The reach of the Islamic State is becoming wider by the day. The key to deal with this malaise is to kill the idea of terror, not just the terrorist.
Two murders were witnessed on 14 June 2018 in the Kashmir Valley – of journalist Shujaat Bukhari, editor of Rising Kashmir, and Rifleman Aurangzeb, of 44 Rashtriya Rifles. The month of Ramzan thus ended on a bloody note in Kashmir. This was, however, in no contrast to the rest of the month, which witnessed heightened violence. Ministry of Home Affairs' data suggests that violence doubled during this period. While some have attributed the increase to cessation of operations, this spate of violence should also be looked at in a broader context, in which we see that violence has been on the rise globally during Ramzan for years now, particularly since the rise of the Islamic State.
Such a point of view also becomes significant in light of the fact that the Islamic State now has an active presence in Kashmir, as has been confirmed in the recent Srigufwara encounter, in which the Islamic State of Jammu and Kashmir's (ISJK) head was neutralised along with three others. The ISJK is affiliated to the Islamic State. Here, it should also be taken into account that the Islamist movement in Kashmir has now acquired a globalist touch as both Islamic State and al-Qaeda are now in the scene and the youth is actively responding to their appeal.
Over the years, the Islamic State has called for renewed attacks by its followers on “kafirs” or what Islam calls “non-believers”, during Ramzan, and this call has been actively responded to by jihadists the world over, as a result of which recent Ramzans have been bloody, not holy, with attacks across Europe and the Islamic world a common feature.
In 2016, in addition to the Karrada bombing in Iraq's Baghdad that killed close to 350, there were attacks in the United States, Bangladesh, Lebanon, Turkey, and Saudi Arabia during Ramzan, which were claimed by the Islamic State. There were, in all, nearly 400 attacks in 16 countries, wrote Yasmeen Serhan for The Atlantic, which was almost matched in next year's Ramzan, which witnessed over 300 attacks in 13 countries as per the data for first three weeks of that month. The recently concluded Ramzan too witnessed close to a 1,000 casualties in at least 175 attacks in 25 countries.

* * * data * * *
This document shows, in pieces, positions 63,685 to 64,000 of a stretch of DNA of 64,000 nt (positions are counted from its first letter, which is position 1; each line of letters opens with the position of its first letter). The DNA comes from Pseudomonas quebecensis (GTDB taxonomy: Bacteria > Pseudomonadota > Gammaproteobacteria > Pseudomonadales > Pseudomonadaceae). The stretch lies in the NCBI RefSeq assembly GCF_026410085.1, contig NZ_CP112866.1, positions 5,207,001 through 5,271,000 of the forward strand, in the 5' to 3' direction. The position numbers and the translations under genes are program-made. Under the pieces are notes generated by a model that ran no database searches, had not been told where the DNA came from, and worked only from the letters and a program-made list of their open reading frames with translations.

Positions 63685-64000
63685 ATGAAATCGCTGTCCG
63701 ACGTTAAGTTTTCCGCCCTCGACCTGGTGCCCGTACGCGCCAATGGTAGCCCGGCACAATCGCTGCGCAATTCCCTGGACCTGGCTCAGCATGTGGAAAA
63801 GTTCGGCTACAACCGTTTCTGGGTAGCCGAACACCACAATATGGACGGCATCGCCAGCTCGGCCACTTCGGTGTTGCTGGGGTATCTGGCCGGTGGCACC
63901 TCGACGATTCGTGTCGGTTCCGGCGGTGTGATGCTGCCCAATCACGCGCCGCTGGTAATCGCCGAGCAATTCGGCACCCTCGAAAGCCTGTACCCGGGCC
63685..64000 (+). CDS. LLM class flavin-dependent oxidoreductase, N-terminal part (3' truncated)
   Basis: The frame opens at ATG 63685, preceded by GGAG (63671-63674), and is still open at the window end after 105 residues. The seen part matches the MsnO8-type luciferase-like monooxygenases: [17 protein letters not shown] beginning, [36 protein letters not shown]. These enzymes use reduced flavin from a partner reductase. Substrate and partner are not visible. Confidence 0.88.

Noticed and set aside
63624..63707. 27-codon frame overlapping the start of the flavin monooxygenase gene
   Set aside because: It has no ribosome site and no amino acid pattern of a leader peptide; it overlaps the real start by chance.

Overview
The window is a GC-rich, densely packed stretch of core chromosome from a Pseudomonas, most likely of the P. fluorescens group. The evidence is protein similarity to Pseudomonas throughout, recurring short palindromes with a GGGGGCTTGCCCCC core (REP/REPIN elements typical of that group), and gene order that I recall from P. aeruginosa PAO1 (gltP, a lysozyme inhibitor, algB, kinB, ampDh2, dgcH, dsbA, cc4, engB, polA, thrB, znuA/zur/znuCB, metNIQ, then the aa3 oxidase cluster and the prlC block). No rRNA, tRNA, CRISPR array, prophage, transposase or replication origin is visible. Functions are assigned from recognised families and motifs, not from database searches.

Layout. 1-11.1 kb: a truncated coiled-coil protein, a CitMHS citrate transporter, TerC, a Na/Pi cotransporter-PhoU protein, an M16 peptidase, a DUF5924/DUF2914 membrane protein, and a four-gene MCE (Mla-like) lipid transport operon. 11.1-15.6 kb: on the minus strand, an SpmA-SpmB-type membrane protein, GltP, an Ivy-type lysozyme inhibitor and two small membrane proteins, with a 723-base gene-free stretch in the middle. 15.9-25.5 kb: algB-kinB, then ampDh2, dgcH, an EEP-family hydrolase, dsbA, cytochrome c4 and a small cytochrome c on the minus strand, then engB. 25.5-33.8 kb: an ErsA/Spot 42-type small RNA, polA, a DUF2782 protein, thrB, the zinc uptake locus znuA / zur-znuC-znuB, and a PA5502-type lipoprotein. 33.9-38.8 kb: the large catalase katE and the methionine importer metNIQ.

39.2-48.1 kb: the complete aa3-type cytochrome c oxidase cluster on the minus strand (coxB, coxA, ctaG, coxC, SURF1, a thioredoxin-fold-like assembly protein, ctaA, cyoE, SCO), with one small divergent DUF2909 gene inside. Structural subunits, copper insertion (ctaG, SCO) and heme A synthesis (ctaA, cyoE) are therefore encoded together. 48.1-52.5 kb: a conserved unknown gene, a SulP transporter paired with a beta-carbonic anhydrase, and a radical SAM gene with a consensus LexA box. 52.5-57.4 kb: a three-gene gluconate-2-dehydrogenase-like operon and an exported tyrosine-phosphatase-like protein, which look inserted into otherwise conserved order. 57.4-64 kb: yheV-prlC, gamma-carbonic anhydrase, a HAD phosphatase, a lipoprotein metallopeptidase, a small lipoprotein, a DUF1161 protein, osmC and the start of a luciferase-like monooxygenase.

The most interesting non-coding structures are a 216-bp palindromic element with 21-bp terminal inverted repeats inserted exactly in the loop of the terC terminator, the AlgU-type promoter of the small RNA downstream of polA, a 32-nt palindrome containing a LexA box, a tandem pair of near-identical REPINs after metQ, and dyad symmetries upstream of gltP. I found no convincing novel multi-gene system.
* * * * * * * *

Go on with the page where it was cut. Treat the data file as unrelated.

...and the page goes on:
This shows that Islamists have successfully transformed the month into one of intense violence. They call for renewed attacks and jihadists respond to these calls. But how does this happen? This happens through a perverted, bloody interpretation of Ramzan and the Quran, which terms Ramzan as ‘a holy month of jihad’. As per Islamic belief, one gets multiplied rewards for good deeds during Ramzan. Islamists twist this belief and preach that jihad carries multiplied rewards during Ramzan and that's why it is the holiest time for targeting non-believers.
Islamists also twist events from Islamic history, such as the Battle of Badr, a key moment in early phase of Islam that happened during Ramzan in 624 CE. In the battle, the outnumbered Muslims won over the numerically superior non-Muslims. Islamists draw inspiration from such events and use it in their narrative. This is helmed by the Islamic State's massive public outreach that continues to attract the disgruntled and the vulnerable the world over. Not just this, the Islamic State has also woven regional Islamist movements in a global narrative with more and more groups affiliating themselves with it by the day.
This is in line with the Islamic State's understanding of 'ummah' – the Islamic concept in which Muslims the world over across countries, classes, and sects are bound together as one community. The Islamic State has been creating its own ummah. It has been seeking to weave together regional movements into one global Islamist movement, thus effectively creating a community of terrorists across countries and classes united for the Islamist cause.